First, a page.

Select Committee on Home Affairs Minutes of Evidence

Examination of Witnesses(Questions 60-79)



  60. Are you satisfied that your members and your caseworkers are sufficiently trained to take account of these very complex cases and difficult elements?
  (Sir Frederick Crawford) Well, we have a substantial training programme for the CRMs and anybody who has come in the last couple of years has had a training period of about six months or a year in the screen where the issues are less complicated. But one of the reasons for having a substantial corps of lawyers in the Commission is that that sort of advice is available and forthcoming from the lawyers. We do actually have two legal advisers whose jobs again are to deal with the legal points which come up. We are temporarily without one of the two, but we hope to make an appointment within the next few days of the second one, so there is quite a lot of legal back-up. More than half of the case review managers are themselves lawyers of course.

  61. Finally, to what extent do the caseworkers apply their own judgment and to what extent are they bound by a code of practice or a code of specific rules and criteria set down by the Commission?
  (Sir Frederick Crawford) Well, they are, as I have said in the last section of the memorandum, "empowered". We encourage them very strongly to exercise their initiative and to take advice wherever they can within the Commission, not only from the assigned Commission member who works with them on a given case as an adviser, guide and mentor, but to look wherever the expertise may be within the Commission. If they want forensic psychiatry, they would go to Jim MacKeith for example, and not necessarily one of the lawyers. We hope that that will serve to make the investigations sound both legally and in other aspects, forensic and other aspects of the case. If they are not and any recommendation is made to turn the case down or send it to a committee, then other Commission members come in who will criticise and comment on whether the investigation, whether the review has been adequate or not. So there are checks and balances. CRMs have a lot of initiative and ability in their own right, but also there are other inputs before any final decision is made.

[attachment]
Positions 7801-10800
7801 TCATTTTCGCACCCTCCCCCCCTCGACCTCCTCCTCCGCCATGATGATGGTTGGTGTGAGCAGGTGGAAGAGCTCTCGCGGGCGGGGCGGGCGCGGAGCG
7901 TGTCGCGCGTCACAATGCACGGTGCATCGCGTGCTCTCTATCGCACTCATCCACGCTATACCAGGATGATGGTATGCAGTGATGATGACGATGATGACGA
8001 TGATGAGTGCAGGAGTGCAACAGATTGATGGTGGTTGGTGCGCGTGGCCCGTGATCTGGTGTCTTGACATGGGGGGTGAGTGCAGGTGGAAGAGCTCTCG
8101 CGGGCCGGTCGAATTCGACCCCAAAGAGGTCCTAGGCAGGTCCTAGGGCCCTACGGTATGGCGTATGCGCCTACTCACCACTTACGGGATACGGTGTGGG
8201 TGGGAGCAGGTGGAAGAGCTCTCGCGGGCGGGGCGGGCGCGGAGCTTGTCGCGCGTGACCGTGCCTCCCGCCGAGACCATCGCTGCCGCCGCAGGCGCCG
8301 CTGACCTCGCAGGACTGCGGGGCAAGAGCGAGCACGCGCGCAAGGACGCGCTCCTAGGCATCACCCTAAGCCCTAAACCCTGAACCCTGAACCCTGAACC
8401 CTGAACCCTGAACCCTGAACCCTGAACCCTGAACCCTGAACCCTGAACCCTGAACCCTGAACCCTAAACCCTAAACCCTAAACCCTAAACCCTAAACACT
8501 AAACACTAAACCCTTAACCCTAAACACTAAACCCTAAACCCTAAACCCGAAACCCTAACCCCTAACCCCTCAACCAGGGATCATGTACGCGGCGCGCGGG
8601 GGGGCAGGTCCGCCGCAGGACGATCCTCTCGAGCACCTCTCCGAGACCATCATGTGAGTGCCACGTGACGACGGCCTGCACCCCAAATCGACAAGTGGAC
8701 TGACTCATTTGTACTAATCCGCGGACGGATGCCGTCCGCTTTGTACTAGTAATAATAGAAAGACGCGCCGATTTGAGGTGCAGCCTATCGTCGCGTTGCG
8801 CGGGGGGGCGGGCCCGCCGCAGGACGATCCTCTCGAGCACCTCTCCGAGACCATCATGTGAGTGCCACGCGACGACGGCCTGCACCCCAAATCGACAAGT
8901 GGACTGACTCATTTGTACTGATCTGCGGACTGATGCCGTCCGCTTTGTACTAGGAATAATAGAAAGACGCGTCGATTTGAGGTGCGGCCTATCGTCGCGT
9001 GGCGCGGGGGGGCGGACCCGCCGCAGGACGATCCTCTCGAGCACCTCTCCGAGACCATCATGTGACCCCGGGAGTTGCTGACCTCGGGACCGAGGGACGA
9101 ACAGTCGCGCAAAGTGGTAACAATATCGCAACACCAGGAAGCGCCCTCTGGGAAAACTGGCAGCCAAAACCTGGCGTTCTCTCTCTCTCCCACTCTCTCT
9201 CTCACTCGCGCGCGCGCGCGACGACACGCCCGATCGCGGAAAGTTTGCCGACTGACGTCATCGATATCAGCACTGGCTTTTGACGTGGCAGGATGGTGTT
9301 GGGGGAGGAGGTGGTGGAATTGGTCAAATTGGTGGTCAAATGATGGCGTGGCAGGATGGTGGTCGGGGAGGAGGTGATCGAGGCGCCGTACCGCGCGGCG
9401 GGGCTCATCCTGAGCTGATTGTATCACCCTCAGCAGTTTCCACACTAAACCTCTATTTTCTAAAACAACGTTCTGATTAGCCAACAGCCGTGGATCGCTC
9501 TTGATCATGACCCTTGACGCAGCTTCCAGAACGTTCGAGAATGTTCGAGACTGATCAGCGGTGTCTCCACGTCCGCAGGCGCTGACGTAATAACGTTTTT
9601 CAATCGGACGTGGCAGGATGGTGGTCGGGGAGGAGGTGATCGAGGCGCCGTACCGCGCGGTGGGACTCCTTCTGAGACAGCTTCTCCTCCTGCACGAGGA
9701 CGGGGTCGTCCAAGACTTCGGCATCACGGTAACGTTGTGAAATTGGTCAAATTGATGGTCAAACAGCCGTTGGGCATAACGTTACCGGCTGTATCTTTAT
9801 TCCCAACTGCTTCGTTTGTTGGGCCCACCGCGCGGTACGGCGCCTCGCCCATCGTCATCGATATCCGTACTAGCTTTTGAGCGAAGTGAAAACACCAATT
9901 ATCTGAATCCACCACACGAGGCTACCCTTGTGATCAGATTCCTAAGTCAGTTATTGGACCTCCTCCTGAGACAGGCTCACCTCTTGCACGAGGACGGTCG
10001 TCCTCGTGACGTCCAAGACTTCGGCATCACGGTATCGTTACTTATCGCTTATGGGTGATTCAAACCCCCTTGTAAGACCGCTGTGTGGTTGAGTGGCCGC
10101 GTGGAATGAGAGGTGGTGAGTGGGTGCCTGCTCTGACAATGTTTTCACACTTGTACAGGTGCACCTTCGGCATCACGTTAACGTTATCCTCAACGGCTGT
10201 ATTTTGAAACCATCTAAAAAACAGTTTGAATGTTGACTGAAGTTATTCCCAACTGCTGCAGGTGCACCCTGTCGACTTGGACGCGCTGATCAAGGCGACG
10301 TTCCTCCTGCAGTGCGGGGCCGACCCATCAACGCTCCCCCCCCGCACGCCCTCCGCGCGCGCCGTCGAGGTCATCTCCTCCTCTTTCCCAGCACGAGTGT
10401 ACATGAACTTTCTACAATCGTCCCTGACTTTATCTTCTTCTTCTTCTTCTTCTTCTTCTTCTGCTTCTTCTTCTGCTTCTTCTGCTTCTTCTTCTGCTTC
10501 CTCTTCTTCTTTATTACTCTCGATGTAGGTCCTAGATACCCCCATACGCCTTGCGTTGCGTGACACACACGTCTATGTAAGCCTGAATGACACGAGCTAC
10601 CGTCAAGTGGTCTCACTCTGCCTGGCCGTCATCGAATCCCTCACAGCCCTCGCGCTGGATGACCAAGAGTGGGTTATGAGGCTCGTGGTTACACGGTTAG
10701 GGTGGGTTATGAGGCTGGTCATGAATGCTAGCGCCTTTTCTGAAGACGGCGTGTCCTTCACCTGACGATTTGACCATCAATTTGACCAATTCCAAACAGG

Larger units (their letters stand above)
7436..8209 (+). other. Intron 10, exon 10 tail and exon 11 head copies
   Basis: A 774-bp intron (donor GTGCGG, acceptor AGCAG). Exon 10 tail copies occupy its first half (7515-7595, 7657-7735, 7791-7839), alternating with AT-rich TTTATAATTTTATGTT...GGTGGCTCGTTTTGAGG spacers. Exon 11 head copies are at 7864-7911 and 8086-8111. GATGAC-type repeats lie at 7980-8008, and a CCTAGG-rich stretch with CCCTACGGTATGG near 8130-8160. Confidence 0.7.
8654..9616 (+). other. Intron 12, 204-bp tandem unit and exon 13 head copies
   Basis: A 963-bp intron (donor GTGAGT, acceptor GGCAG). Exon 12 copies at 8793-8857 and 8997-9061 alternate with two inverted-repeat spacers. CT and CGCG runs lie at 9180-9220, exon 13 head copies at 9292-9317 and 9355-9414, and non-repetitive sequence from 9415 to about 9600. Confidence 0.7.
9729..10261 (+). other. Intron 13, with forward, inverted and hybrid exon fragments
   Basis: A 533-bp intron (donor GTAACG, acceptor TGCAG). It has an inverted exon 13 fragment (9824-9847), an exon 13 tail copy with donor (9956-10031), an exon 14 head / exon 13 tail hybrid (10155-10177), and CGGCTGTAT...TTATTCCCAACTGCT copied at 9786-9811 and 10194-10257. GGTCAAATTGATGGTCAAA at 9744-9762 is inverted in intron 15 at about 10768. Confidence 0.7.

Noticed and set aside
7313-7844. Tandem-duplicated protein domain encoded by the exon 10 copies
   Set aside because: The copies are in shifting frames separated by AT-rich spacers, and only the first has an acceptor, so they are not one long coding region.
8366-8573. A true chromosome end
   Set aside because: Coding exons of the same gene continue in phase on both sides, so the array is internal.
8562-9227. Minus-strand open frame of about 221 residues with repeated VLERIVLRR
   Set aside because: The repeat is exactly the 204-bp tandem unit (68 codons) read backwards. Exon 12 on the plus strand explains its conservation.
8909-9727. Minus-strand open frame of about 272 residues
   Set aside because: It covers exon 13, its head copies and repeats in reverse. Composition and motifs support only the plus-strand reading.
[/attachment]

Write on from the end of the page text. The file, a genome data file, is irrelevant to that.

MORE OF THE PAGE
62. Just going back to the argument about whether you have got more cautious or not in the light of experience of the Appeal Court, the Chairman of the Criminal Appeal Lawyers Association, Mr Campbell Malone, said to us, "After an initial `honeymoon' period . . . there have been a number of unsuccessful references and the experience of many practitioners is that the result has been that the Commission themselves have become more cautious in referring cases. I personally can think of several cases where the Commission would have likely to have referred, say, 2 years ago which have recently been refused". What do you say to that?
  (Sir Frederick Crawford) Well, I think he has to give us some examples before he makes a lot of sense. As I said a few moments ago, when I was going through that rather technical description of the Table, where you have got cases that are sent in a given year, but are heard in several others, in any given year you are hearing cases that are sent in three or four different years. If you cross-correlate those and look to see if there are any significant changes in the percentages, there are not any, not at this point, not that would satisfy any statistician. The numbers of cases are quite small, the statistics are, therefore, quite broad and it would be quite difficult to say that anything unusual was happening. Now, underneath that, there could be two trends and you would not necessarily spot them. One is that the Court of Appeal is getting slightly less stringent and so are we, and the other that the Court of Appeal is getting slightly more stringent and so are we. But there is absolutely nothing that you can go on from that table of outcomes that would justify a statement.